EU and Australian cities discuss green urban planning

Categorized as News from Asia & Australasia

In order to identify a potential topic for cooperation within the IURC programme, the cities of Barcelona, Florence, Hamburg, Brisbane, Canberra and Melbourne held a thematic meeting on 2 February 2022 to discuss their green urban planning strategies and projects. This marked the first of a series of theme-based discussions. The next one will be on innovation precincts.

Hamburg’s presentation focused on initiatives to expand green infrastructure across the city while engaging civil society stakeholders in the process through targeted communication and inviting patronage and citizen projects. The city also put emphasis on digitisation to ensure more effective data usage and adopt the use of virtual reality in urban planning. One example from Hamburg is the Hamburg Solar Atlas, which is an online repository of data on building in the city that allows any user, public or institutional, to investigate whether a building is suitable for use of solar energy. The city would like to extend this type of data usage across other urban planning areas such as mobility.

Brisbane’s presentation set out its urban transformation plans, looking at the impact of major, internationally focused events such as the 2032 Olympics and the 1982 Commonwealth Games as drivers for urban planning and expansion of green spaces. The city also discussed the impact and opportunity of changes in the city’s industrial context, such as the relocation of the port due to the size of ships. The Brisbane ‘City Renaissance’ also included engaging the community through initiatives such as the ‘Ideas Fiesta’, a very successful engagement initiative in 2013.

Canberra’s presentation introduced its Living Infrastructure Plan (Canberras-Living-Infrastructure-Plan) and Urban Forest Strategy 2020-2025 (Urban_Forest_Strategy). The Living Infrastructure Plan addresses the needs of an expanding and densifying city to become more resilient to climate change by proactively sustaining existing natural assets. It identifies options and opportunities via living infrastructure measures to enable the city to maintain and enhance climate resilience, the amenities of nature, economic prosperity and overall health and wellbeing. Meanwhile, the Urban Forest Strategy sets out the city’s objectives of protecting Canberra’s urban forest by ensuring its resilience, balancing, diversifying and supporting biodiversity via an ecological approach, and developing necessary infrastructure. These objectives are to be achieved in partnership with the community.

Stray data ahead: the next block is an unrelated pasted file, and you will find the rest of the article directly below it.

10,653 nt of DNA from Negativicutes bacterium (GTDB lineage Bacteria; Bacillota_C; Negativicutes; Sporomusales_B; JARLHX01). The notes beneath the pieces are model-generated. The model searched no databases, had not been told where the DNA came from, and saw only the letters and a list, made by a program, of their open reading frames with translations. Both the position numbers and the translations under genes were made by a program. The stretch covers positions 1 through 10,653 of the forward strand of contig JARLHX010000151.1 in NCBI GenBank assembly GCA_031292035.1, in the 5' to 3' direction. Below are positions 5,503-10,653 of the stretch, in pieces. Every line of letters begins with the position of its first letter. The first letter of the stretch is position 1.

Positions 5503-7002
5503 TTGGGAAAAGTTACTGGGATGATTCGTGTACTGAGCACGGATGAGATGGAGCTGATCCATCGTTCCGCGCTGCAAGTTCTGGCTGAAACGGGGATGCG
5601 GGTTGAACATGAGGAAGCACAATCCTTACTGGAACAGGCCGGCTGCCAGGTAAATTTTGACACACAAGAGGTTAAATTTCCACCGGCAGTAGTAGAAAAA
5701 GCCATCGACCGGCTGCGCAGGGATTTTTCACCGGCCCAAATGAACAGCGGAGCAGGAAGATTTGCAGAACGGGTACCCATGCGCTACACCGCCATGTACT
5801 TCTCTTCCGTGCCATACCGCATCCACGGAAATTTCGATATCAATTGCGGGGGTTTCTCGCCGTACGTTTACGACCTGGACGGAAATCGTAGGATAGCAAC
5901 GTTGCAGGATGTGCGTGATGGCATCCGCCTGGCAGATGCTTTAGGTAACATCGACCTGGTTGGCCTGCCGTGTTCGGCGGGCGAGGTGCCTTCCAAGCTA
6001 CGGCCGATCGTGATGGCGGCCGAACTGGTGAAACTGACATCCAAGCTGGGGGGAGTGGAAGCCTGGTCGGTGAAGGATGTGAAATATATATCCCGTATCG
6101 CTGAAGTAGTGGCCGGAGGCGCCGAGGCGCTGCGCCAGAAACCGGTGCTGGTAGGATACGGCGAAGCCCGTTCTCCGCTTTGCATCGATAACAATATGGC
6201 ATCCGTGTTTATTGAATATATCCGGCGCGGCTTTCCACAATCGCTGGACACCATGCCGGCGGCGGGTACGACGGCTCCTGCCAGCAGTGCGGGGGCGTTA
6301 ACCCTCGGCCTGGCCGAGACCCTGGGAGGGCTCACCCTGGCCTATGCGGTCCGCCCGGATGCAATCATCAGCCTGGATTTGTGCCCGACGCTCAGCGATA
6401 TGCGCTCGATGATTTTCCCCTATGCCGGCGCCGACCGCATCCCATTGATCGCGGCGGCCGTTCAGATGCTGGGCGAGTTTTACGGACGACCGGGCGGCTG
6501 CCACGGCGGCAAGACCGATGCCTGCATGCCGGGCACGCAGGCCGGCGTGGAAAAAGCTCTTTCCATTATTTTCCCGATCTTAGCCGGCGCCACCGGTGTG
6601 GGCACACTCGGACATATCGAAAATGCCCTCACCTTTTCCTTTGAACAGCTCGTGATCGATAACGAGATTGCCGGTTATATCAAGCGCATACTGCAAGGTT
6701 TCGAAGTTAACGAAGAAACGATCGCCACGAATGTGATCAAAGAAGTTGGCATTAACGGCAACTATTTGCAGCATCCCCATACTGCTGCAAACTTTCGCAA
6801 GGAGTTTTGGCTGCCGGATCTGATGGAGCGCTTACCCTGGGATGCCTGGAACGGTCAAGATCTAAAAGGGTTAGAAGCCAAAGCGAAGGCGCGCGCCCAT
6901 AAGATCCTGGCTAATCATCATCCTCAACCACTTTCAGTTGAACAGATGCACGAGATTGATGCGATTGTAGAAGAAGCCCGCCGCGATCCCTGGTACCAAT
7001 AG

Melbourne presented its citywide greening strategy, which is based on an open data framework that enables public engagement via an online platform. Green infrastructure is vital to liveability and adaptation to climate change in a city with a steadily growing population leading to increasingly built-up urban space.

Barcelona is a densely populated city with only approximately 11% green space. Its general approach to sustainable urban development is based on tackling the climate, housing and social emergencies. Through implementing the superblock and the green deal strategies, the city deals with technology, knowledge, governance, and environment. Three pilot areas – Besós for urban renewal, Marina for new neighbourhood development and 22@ innovation district – were introduced. Barcelona is keen on sharing ideas and learning how to unlock the opportunities for neighbourhoods.

As for Florence, urban planning, public spaces and green infrastructure are so far not at the core of its IURC thematic priorities. Its interest lies in mobility and tourism and culture. However, the city offered to involve experts from these areas in case concrete projects could be identified.